Censorship in Three Metaphors
by Fenice B. Boyd, PhD and Nancy M. Bailey, PhD
The case of Cissy Lacks is a disturbing reminder of just how dangerous censorship can be to teachers. By most accounts, Lacks was a creative and ambitious teacher at Berkeley High School in a suburb of St. Louis for well over 20 years when she was suspended without warning from her classroom in 1995 for allowing her students to write dramatic scenes about their lives using the authentic voices that they heard daily. Lacks had been using this method for a number of years to push her reticent students to write and, particularly, to show students that both their lives and their voices are important. The resulting scenes included a good amount of profane language.
Lacks filmed the dramatic scenes so that, as she later explained, students could critique their productions and discuss how different types of language are used for different purposes in daily lives. Though Lacks had promised her students that the videos that they made would be aired only for and during the class, the tapes were confiscated by her principal, and after a public hearing in which portions of the films were shown, Lacks was fired. In 1996, a federal court claimed that Lacks' academic freedom had been violated and that the school board had discriminated against her because of race since she, a white teacher, had used with her African American students methods that were similar to those used by African American teachers to stimulate the creativity and engagement of students like hers .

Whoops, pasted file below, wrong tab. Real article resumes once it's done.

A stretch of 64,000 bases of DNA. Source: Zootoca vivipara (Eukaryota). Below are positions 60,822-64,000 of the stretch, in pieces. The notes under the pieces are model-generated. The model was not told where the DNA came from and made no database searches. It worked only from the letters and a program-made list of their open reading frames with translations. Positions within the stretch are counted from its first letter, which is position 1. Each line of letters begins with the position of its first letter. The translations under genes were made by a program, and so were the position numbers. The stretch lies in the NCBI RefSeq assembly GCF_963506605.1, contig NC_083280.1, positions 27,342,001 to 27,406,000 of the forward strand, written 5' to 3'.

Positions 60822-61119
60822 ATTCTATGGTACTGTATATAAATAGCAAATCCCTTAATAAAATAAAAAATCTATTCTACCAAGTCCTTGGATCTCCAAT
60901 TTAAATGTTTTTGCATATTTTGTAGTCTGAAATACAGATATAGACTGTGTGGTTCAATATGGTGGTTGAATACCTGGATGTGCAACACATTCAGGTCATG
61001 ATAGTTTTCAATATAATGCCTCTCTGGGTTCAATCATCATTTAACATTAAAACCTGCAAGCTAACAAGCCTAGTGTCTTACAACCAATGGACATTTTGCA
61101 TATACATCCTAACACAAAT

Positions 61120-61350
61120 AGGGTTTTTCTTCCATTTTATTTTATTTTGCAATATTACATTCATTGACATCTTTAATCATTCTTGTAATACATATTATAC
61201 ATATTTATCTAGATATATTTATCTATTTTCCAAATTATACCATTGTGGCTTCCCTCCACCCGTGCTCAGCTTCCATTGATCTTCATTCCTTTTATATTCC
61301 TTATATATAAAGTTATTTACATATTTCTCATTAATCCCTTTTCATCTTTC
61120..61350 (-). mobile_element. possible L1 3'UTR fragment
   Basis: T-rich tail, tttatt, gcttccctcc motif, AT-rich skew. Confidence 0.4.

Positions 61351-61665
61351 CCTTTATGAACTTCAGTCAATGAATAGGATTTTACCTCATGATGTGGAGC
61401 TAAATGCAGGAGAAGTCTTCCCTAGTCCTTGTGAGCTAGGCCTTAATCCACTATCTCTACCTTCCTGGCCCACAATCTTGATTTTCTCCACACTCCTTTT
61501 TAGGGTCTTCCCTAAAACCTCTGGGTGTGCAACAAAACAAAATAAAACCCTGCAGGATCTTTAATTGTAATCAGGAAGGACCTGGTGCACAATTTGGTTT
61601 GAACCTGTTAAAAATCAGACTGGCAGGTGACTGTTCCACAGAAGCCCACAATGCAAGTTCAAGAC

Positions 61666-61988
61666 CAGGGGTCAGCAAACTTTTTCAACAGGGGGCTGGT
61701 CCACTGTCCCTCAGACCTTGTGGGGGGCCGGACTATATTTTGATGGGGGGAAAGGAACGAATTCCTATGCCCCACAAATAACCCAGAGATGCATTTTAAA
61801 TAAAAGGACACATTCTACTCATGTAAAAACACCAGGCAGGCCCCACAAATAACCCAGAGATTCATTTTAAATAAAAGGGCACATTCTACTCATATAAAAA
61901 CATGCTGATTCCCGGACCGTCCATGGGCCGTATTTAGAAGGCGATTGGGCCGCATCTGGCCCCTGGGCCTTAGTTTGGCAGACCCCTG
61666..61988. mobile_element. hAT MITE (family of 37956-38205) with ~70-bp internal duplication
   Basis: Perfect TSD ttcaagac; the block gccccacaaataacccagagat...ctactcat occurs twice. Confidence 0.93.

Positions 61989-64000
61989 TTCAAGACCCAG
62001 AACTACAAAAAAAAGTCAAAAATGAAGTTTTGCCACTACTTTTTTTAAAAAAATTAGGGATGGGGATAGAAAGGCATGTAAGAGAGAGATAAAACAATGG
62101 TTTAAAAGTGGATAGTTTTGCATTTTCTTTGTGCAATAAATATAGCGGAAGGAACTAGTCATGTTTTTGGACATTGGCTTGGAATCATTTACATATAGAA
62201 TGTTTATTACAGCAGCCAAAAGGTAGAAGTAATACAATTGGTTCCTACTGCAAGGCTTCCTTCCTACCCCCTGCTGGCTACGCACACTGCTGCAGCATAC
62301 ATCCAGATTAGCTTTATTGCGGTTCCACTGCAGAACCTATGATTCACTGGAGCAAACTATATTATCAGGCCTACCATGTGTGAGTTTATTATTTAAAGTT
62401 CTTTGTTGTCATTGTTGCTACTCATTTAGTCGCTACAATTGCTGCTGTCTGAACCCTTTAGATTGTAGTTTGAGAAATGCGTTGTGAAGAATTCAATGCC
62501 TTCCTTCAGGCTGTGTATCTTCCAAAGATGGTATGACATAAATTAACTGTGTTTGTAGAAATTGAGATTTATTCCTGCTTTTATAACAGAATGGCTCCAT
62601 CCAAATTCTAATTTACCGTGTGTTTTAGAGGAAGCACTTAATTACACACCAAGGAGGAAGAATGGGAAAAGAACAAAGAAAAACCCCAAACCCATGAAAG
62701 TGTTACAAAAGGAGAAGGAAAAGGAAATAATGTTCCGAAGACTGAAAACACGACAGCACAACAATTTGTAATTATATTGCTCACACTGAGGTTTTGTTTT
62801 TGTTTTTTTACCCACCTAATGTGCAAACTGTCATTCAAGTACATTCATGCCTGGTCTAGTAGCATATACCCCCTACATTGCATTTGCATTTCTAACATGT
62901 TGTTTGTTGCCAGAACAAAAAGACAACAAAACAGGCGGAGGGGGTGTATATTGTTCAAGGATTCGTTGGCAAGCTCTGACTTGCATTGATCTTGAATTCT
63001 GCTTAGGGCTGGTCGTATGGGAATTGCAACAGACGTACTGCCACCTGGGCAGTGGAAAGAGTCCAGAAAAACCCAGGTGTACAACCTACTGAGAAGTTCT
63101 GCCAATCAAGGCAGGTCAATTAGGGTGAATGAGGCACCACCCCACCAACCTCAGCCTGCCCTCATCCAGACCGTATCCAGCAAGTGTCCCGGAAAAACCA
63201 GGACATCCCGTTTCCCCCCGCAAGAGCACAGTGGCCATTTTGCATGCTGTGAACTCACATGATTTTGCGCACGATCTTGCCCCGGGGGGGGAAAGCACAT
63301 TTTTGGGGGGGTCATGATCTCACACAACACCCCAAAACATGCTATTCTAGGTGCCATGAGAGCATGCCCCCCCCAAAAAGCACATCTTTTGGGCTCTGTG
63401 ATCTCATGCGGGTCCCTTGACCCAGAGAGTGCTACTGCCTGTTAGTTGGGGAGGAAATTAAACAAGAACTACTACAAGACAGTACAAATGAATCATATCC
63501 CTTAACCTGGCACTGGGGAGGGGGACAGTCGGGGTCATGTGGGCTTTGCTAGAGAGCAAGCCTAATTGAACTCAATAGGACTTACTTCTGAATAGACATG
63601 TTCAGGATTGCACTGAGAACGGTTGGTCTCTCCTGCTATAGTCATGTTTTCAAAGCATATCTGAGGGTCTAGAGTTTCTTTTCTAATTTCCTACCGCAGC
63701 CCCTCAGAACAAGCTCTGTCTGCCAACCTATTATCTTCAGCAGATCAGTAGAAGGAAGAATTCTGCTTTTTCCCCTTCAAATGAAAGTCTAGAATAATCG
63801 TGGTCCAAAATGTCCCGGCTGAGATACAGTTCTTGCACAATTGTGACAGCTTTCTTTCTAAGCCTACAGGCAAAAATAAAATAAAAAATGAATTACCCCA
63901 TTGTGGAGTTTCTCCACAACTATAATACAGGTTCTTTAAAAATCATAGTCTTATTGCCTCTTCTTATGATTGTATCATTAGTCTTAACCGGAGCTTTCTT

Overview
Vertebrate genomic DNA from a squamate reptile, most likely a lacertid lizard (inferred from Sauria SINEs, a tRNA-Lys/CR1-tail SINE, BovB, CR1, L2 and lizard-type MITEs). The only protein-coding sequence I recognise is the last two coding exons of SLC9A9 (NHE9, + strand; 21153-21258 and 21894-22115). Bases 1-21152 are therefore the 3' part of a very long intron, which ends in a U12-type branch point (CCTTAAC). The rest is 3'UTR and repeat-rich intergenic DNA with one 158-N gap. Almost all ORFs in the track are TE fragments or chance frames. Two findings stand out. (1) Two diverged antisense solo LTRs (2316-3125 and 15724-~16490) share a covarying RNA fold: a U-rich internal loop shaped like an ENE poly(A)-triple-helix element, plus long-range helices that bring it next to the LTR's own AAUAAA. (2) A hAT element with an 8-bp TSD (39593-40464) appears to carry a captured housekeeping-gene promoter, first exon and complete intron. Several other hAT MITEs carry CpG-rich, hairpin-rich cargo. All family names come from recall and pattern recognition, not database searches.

She was awarded a large sum and reinstated in her job, but this decision was reversed in a court of appeals in 1998. Though Lacks was later awarded the PEN/Newman's Own Award, which is given each year to one person in the United States who has defended First Amendment rights at a personal risk, she is no longer teaching. Lacks's case is often cited as an example of the dangerous spots on the tightrope that teachers walk—creative, student-centered, innovative teachers, in particular—when they attempt to push the thinking of their students by introducing them to texts about complex social issues and diverse cultures. Such a challenge—or even the threat of one—can interrupt the budding confidence of inexperienced teachers, the support of colleagues and supervisors who abandon the challenged teacher in moments of crisis, and the intact reputations of experienced, formerly confident teachers.
Fearing the unsettling repercussions of cases like Lacks' that have been witnessed firsthand or, perhaps, only heard about, more experienced teachers are apt to teach in ways that allow them to “avoid a hassle” and less experienced teachers are very likely to make “safe” choices, especially in their selection of literature—even when they know that such decisions and choices make them less than the excellent teachers they desire to be.
May 2009 Vol. 52, No. 8
Journal of Adolescent & Adult Literacy: the only literacy journal published exclusively for teachers of older learners.